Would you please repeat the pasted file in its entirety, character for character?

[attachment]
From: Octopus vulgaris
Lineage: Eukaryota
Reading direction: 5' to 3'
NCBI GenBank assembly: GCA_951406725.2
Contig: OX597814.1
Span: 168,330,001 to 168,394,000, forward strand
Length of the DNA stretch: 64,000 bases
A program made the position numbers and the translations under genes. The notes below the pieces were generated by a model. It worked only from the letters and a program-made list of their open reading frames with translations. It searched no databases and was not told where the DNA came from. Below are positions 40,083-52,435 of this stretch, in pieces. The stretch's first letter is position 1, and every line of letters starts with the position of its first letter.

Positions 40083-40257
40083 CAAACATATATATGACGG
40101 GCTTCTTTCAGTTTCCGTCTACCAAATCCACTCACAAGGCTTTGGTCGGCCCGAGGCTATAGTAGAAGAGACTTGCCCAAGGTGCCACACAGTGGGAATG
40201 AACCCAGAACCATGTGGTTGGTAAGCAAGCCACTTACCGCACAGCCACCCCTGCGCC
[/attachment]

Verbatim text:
From: Octopus vulgaris
Lineage: Eukaryota
Reading direction: 5' to 3'
NCBI GenBank assembly: GCA_951406725.2
Contig: OX597814.1
Span: 168,330,001 to 168,394,000, forward strand
Length of the DNA stretch: 64,000 bases
A program made the position numbers and the translations under genes. The notes below the pieces were generated by a model. It worked only from the letters and a program-made list of their open reading frames with translations. It searched no databases and was not told where the DNA came from. Below are positions 40,083-52,435 of this stretch, in pieces. The stretch's first letter is position 1, and every line of letters starts with the position of its first letter.

Positions 40083-40257
40083 CAAACATATATATGACGG
40101 GCTTCTTTCAGTTTCCGTCTACCAAATCCACTCACAAGGCTTTGGTCGGCCCGAGGCTATAGTAGAAGAGACTTGCCCAAGGTGCCACACAGTGGGAATG
40201 AACCCAGAACCATGTGGTTGGTAAGCAAGCCACTTACCGCACAGCCACCCCTGCGCC